In a Lean manufacturing setting, products are ideally “pulled” through the value stream, one piece at a time, continually. There might be times when batches greater than one are necessary. But, the goal with Lean is to find ways to reduce batch sizes in a way that improves flow without harming quality. Each step is ideally adding value, without waste, when the customer requests it (although there might be some “necessary waste.”) It is a similar process when performing a service for a client.
Think of a value stream as a relay race. When the gun goes off (initiation of the value stream), each of the four runners advances one baton in a predetermined order (using standardized work). Each runner runs his leg of the race quickly and skillfully (adding value), and the hand-offs (pull) occur smoothly and without delay (waste), just at the right time (JIT) when the next runner signals his readiness (kanban). The result is, hopefully, a flawless (perfect) execution, in record time resulting in a first place medal (satisfied clients). The runners are ecstatic and proud (confident and engaged). The fans go wild (positive word of mouth advertising)!
This is opposed to “batch and queue” production where batches of product are produced at one time and then stored before going on to the next step. This results in much “hurry up and wait,” a lot of work in process (WIP) inventory, large amounts of warehousing space, and longer lead times.
For example, a product requires three steps to produce. Each step requires 10 minutes. In “batch and queue” mode, 10 units are produced at one time. The first step requires 10 units × 10 minutes = 100 minutes. The second step requires 10 units ×10 minutes = 100 minutes. The third step requires 10 units × 10 minutes = 100 minutes for the entire batch. However, the first unit is off the line in step 3 after 10 minutes. Therefore, it requires a total of 210 minutes (the lead time) for the first unit to be available to the consumer, and 300 minutes for the entire batch to be ready. This is not considering any waiting time between the batch processing steps (which tends to occur any time we have batching).
Compare this with one-piece flow, where the first unit is through step 1 in 10 minutes. It then progresses straight through step 2 in 10 minutes and, finally, straight through step 3 in 10 minutes. The total elapsed time until the consumer receives his product is 30 minutes, plus any delays between steps. One-piece flow results in a savings of 180 minutes and is 85.7% faster.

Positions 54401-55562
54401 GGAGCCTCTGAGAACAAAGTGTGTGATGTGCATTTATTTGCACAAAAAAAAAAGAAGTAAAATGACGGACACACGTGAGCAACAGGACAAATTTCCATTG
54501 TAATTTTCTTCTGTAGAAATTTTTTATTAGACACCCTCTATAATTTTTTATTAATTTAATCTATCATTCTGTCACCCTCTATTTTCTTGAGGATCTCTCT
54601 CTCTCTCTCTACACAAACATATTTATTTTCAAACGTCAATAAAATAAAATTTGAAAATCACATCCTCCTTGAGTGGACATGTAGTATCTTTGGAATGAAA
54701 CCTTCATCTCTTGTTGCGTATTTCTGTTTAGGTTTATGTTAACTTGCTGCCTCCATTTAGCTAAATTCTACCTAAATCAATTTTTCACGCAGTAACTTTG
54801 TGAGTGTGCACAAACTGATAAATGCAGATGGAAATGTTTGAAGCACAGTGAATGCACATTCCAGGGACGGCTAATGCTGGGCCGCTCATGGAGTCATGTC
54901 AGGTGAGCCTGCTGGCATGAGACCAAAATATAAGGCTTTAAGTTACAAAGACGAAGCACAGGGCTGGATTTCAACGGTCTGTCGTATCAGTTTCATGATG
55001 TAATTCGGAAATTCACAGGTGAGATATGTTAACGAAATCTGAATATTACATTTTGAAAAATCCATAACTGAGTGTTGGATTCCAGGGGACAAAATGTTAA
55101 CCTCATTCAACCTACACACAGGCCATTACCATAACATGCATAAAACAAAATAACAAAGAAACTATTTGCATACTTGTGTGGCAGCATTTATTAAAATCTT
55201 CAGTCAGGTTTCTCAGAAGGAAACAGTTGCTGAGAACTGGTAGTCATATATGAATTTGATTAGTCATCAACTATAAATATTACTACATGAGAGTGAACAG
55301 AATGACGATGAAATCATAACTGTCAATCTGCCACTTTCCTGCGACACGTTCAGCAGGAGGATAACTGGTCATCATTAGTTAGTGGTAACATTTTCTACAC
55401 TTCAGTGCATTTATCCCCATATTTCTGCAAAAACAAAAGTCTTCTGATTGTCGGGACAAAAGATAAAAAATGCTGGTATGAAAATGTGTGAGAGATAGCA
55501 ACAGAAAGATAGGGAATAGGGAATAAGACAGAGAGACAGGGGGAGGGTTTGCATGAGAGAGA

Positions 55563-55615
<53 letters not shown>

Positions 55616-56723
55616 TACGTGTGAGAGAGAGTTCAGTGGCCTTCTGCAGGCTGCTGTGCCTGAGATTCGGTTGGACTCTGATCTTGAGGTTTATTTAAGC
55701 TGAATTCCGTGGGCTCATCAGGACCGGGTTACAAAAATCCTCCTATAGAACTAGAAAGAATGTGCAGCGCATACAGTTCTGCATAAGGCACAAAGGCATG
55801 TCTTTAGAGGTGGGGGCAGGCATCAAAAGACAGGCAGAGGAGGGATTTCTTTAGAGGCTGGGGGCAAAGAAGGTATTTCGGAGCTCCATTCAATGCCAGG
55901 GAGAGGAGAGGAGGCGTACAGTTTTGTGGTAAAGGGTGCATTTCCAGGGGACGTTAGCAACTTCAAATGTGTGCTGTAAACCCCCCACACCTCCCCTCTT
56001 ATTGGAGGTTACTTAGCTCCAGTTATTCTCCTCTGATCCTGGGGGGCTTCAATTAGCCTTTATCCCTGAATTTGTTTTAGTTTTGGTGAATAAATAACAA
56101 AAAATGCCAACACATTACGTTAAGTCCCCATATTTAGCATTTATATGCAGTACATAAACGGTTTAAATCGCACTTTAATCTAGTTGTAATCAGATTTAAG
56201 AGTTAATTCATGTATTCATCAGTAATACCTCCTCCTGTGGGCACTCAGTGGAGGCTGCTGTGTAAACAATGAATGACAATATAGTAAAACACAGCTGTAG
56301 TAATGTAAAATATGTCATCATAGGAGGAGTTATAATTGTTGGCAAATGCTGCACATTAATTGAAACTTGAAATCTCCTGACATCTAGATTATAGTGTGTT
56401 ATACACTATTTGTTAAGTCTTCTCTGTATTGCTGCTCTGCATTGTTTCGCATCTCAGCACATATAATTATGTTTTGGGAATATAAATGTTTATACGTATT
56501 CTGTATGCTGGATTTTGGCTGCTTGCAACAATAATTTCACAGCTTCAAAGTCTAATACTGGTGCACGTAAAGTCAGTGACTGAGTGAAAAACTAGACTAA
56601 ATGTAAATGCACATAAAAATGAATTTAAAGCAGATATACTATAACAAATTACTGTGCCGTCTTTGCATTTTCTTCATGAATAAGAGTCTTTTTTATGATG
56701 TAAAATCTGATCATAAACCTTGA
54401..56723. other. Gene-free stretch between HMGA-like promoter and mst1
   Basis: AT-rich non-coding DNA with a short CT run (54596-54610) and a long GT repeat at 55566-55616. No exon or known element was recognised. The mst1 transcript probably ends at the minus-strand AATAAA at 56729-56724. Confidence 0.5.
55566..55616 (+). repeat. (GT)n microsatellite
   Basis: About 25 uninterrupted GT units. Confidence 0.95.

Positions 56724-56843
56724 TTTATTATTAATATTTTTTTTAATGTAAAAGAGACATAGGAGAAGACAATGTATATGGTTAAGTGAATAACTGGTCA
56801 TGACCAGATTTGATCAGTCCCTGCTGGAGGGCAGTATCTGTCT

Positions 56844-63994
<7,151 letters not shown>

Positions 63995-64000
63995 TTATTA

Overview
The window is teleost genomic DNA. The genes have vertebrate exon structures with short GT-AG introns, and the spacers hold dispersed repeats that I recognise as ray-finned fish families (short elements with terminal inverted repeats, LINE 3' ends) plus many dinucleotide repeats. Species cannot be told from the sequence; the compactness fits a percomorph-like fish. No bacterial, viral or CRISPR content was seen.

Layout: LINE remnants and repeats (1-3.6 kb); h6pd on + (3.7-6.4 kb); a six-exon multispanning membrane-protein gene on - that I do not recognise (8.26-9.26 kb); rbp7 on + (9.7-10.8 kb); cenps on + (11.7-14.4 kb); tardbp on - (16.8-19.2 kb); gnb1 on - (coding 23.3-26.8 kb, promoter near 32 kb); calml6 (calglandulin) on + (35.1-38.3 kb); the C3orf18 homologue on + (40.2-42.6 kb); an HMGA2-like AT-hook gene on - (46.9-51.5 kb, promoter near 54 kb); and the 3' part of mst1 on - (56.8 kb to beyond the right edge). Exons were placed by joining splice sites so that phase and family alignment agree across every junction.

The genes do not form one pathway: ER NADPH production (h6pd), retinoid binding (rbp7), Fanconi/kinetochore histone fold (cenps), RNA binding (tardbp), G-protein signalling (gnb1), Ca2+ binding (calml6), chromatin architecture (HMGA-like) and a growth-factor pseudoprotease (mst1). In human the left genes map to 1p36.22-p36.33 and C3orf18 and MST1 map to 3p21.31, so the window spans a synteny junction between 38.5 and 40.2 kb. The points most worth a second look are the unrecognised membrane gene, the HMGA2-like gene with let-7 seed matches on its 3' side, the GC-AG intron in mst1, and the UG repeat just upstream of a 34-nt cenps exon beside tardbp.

In a multi-doctor hospital, four 10:00 am appointments arrive at the same time. Each client requires ten minutes to get the primary complaint, update the client information, pull the file, write the date and reason for the visit in the medical records, weigh the pet, and enter that data into the medical records.
The receptionist checks in all four clients before signaling to the techs that clients are ready to be seen. This means that the first client is not seen until 40 minutes after his/her arrival.
In one-piece flow, the first client could be seen within ten minutes of arrival (and probably be checked out and on the way home before the fourth client gets into an exam room).
Or, techs draw all of the morning blood samples of hospitalized patients before centrifuging and running any of the tests. This keeps the doctor from being able to formulate any treatment orders as quickly as he could if blood samples were run as they were drawn.
Flow is the result of good value streams, JIT, kanban systems and standardized work. Flow equals value to the client. What’s also unintuitive is that reducing batch sizes can improve productivity. People often think working in batches in faster. Sometimes this is true, but not always. It depends on the work and the setting. We do know that working in batches creates a lot of waste -- sorting, moving, inspecting batches, logging them in computer systems, etc. -- work that wouldn’t be required if we had better flow.
Improving flow in healthcare settings often requires changes to the process, such as the physical layout of a department or clinic. In the Lean mindset, we’d challenge ourselves to ask why we have batching or a particular office layout. “It’s always been that way” doesn’t mean it has to be that way in the future. If it is not adding value for the client or pet, it's probably muda and needs to be removed from the system.